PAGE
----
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Teaching Writing and Rewriting Reality: An Oral History with Scholar-Activist Dr. Yolanda Venegas

For the complete text [PDF] of Teaching Writing and Rewriting Reality: An Oral History with UC Santa Cruz Scholar-Activist Dr. Yolanda Venegas on the University of California's E-scholarship platform.

Interviewed by Yvonne Sherwood. Edited by Irene Reti

36 pages, 2017

UCSC now serves one of the largest populations of undocumented students at any college in the United States. This commitment dates back at least ten years, to the activist efforts of a group of undocumented students calling themselves Students Informing Now [SIN], who through their activism first made their challenges known to the campus community and beyond.[1] There are many staff and faculty at UCSC who were inspired by SIN and have carried on SIN’s legacy. Dr. Yolanda Venegas, lecturer at UC Santa Cruz, is one of those people.

Dr. Yolanda Venegas was born and raised in the wetlands of Tijuana, Mexico, on the U.S.-Mexico border. She earned her B.A. in Third World Studies from UC San Diego in 1992 and a PhD in Ethnic Studies from UC Berkeley in 2004. After earning her PhD, Yvenegas realized that her true passion was teaching writing; hence she returned to college to earn an MA from San Francisco in Teaching Composition in 2013 and an MFA in Creative Nonfiction from San Francisco State in 2012.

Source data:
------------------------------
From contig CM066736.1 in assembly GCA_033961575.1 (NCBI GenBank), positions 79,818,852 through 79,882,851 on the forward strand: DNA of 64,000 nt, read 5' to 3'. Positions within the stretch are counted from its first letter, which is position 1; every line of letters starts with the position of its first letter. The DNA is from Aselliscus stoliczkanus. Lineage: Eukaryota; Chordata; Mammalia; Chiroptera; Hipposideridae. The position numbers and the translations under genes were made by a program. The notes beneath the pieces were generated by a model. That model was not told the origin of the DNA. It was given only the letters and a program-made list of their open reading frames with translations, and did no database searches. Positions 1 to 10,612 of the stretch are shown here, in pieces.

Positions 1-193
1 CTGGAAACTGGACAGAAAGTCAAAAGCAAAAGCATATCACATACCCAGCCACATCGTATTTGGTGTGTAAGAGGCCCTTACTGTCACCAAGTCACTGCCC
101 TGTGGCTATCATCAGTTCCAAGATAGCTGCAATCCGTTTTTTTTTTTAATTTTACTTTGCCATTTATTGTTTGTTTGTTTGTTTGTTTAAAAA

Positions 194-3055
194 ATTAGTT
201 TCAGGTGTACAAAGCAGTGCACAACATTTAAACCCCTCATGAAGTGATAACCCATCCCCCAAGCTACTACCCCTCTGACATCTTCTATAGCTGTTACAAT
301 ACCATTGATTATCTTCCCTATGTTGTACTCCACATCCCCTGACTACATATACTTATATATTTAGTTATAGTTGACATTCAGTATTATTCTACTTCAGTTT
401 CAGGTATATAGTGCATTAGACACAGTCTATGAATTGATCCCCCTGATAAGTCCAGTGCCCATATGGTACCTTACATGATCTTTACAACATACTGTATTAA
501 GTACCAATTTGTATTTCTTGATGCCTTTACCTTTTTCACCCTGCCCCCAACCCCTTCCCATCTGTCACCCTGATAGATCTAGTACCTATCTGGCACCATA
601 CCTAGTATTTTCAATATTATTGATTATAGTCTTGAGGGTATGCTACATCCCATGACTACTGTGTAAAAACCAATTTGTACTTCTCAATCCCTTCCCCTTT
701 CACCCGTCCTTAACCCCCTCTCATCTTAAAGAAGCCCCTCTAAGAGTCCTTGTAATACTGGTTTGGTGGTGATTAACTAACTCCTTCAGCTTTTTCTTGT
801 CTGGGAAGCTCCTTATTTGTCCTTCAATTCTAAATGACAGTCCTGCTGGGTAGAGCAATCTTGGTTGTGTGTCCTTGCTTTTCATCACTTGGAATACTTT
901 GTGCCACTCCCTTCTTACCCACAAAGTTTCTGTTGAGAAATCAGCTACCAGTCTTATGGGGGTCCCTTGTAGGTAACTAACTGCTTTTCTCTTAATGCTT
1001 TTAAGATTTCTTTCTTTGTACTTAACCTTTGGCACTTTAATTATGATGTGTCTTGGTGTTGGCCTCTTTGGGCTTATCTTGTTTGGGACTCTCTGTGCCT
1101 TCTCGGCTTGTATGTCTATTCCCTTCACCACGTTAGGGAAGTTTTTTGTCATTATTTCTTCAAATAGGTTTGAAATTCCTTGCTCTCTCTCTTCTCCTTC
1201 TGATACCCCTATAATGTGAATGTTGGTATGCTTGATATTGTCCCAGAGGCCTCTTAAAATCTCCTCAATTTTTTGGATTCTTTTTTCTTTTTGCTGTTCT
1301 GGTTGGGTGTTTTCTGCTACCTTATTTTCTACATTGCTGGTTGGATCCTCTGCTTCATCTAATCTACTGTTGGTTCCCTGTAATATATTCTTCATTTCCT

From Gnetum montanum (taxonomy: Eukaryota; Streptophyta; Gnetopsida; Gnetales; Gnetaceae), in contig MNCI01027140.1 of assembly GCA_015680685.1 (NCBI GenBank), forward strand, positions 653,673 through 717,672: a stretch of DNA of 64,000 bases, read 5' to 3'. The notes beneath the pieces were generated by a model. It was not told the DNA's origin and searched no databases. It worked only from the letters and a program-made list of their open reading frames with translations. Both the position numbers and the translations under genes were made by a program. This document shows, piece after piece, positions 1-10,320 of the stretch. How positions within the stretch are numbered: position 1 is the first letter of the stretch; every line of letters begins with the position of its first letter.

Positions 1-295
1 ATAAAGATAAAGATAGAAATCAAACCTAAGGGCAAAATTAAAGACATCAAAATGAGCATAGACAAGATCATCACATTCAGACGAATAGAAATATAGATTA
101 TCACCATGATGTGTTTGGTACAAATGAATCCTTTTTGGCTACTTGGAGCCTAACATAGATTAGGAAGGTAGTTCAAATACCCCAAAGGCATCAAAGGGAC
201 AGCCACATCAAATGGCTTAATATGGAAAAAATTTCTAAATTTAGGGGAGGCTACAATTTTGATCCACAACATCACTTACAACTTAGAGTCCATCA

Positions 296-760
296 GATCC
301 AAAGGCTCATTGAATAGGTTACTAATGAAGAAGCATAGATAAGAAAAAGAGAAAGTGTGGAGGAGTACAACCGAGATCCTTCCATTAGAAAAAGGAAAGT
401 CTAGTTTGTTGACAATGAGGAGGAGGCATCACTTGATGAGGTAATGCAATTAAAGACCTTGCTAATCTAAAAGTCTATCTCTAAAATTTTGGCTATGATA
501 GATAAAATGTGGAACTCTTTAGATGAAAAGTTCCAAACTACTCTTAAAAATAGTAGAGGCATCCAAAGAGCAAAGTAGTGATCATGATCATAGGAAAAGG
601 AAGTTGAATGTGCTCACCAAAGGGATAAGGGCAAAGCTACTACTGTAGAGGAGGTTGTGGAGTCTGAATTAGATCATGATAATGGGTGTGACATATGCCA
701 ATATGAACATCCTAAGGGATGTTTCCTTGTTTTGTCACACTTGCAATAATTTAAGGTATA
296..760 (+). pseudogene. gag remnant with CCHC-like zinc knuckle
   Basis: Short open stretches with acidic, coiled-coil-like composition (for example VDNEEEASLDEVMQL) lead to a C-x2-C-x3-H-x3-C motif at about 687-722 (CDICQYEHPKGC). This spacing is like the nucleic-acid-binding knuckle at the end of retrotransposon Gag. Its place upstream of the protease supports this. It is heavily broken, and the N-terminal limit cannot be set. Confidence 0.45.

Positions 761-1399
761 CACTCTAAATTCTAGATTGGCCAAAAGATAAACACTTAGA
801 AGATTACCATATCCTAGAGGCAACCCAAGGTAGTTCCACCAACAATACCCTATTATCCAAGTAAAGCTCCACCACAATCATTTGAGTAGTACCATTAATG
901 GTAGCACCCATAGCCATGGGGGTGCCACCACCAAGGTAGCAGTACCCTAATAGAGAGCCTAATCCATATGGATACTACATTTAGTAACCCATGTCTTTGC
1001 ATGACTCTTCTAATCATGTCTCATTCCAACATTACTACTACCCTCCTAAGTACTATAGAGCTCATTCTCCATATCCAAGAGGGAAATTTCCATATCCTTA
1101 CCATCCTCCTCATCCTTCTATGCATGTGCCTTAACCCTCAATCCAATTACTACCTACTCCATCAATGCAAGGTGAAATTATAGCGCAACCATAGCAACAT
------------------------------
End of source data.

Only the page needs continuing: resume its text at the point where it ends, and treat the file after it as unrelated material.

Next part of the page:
From 2006 to 2009, Venegas taught writing for UC Santa Cruz’s Educational Opportunity Program [EOP’s] Faculty Mentor Program. In 2010, she became EOP’s Faculty Mentor Program Director, Pre-graduate Programs Coordinator and AB540 Student Campus Resources. In that position, she developed pre-graduate programs aimed at increasing diversity in higher education. She designed, developed, and implemented an EOP Scholarship Class; the AB540 Resource Guide, the AB540 Slug website, and AB540 training agenda and presentations to educate UCSC staff and the campuswide community. Yvenegas has also taught and continues to teach for UCSC’s Writing Program and the Merrill College core course. The themes of her courses focus on immigration, undocumented students, Chicano/a identity, and feminism. She has also taught at UC Berkeley, UC San Diego, Santa Clara University, and San Francisco State, where she developed her course Redefining America: Undocumented Students in Higher Education.